Arms of St. Michael

So, what coat of arms does St. Michael bear? When he’s dressed as a knight, he has the chance to display arms on his shield, and perhaps also on his breastplate. Sometimes he holds a banner, although this does not necessarily display his personal arms.

Unfortunately, at this point, no clear patterns have emerged. Here are some rough groupings:

1. “Michael” means “Who is like God?” with the implied answer, “No one.” Thus, St. Michael can bear a shield bearing a Latin form of his name as a motto: Quis ut Deus?

José Raphael Aragon (1796–1862), Saint Michael (San Miguel), c. 1840

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2. As a Christian warrior, it is only natural for Michael to bear a cruciform shield.

2a. Oftentimes, this shield is simply St. George’s red cross on white.

Altarpiece of St Michael-Gerard DAVID [Netherlandish Northern Renaissance Painter, ca.1460-1523] Sienese14cent

2b. Red and gold are also seen.

Horae ad usum Parisiensem , dites Heures de Charles VIII 1475-1500

2c. Also gold on gold!

CodS384 BrusselsBroodhuisMuseum

2d. Sometimes charges appear in the quarters.

quarters Saint Michael, 1450–1500, Master of Belmonte; the saint symbolises Christ triumphant over evil and the demon, the Antichrist. (Metropolitan Museum of Art)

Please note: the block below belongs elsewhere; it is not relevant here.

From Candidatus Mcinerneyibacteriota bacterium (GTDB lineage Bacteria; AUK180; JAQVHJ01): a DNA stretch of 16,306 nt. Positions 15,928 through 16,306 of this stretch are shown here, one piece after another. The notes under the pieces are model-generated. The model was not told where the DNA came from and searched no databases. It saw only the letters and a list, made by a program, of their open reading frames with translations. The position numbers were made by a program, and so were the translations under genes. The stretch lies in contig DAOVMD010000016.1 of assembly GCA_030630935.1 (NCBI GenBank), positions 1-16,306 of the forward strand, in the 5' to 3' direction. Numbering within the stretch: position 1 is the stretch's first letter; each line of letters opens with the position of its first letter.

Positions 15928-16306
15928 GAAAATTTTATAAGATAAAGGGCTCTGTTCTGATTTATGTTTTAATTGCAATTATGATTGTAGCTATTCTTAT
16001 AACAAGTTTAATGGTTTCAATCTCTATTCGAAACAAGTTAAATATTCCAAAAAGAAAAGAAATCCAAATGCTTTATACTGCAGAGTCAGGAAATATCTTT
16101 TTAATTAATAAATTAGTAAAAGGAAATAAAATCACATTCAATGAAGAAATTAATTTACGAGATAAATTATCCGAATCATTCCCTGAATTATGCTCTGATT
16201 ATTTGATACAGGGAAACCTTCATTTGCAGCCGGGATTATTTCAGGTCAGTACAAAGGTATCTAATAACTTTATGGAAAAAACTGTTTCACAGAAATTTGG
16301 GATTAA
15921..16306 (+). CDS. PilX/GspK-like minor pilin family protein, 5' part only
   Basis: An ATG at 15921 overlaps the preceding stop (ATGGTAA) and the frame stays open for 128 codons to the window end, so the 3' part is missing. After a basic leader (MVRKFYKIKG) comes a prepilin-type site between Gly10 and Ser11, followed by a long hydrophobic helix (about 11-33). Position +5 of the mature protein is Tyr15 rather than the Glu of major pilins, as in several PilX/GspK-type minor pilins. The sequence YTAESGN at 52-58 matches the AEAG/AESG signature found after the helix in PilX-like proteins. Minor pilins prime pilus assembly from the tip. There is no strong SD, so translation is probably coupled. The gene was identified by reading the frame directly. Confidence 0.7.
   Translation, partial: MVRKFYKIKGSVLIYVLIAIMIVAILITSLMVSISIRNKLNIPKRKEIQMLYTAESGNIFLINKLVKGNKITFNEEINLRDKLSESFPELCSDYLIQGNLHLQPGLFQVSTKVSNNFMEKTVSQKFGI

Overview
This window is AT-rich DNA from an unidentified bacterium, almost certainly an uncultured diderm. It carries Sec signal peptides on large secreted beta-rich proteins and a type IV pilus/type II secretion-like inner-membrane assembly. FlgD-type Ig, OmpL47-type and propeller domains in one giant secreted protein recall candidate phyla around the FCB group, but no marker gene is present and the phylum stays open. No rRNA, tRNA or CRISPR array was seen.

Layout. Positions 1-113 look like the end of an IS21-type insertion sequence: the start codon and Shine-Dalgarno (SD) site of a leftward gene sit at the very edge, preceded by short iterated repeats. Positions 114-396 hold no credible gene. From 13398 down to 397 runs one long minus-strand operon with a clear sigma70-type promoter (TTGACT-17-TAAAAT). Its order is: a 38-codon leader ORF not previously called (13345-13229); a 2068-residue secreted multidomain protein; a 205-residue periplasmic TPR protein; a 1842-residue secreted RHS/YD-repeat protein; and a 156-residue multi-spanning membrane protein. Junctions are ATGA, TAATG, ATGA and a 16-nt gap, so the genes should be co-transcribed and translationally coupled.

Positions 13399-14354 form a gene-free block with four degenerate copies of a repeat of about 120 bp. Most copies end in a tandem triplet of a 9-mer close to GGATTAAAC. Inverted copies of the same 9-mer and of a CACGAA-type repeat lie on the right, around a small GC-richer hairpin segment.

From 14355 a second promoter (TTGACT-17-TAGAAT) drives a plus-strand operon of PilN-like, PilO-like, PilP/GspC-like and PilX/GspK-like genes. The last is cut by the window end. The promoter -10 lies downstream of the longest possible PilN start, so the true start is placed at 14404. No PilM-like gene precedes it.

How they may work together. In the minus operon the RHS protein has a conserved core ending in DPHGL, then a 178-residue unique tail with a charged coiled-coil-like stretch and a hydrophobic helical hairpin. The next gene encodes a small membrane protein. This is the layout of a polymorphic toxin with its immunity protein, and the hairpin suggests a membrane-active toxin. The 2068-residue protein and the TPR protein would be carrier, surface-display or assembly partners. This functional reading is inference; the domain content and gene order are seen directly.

2e. A Russian Michael bears a Russian cross:

Russian1919

3. Several shields aren’t heraldic at all, but are simply blank and/or decorative and/or functional.

c85c66698751ec3f7a452c8d77a45641 Francisco de Zurbarán and Studio - The Archangel Michael

4. Many shields feature rays of light or flames.

Bibliothèque nationale de France, Latin 1171, f. 71r. Book of Hours, use of Rome. 16th century

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5. A couple of shields bear an escarbuncle, which is a charge derived from the way a shield is constructed.

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LluísBorrassàRetauledesantMiquel1416-1417

6. St. Michael occasionally bears a shield of one of his votaries – in this case, the king of France.

France

saint michel terrassant le dragon The Fouquet missal , Beinecke MS 425 , f. 305v, c. 1450 - 1475,

7. I found one that seems to be covered in feathers, like Michael’s wings.

St. Michael and the Devil. Bibliothèque nationale de France, Département des manuscrits, Latin 1156B, detail of f. 165r. Book of Hours, use of Rome (15th century)

So as you can see, unlike with St. George, who is almost universally identified with Argent, a cross Gules, artists of St. Michael could get quite creative with his coat of arms. If this has any meaning, I assume that it’s because St. Michael is even more heavenly than your average warrior saint, and not constrained by any heraldic rules.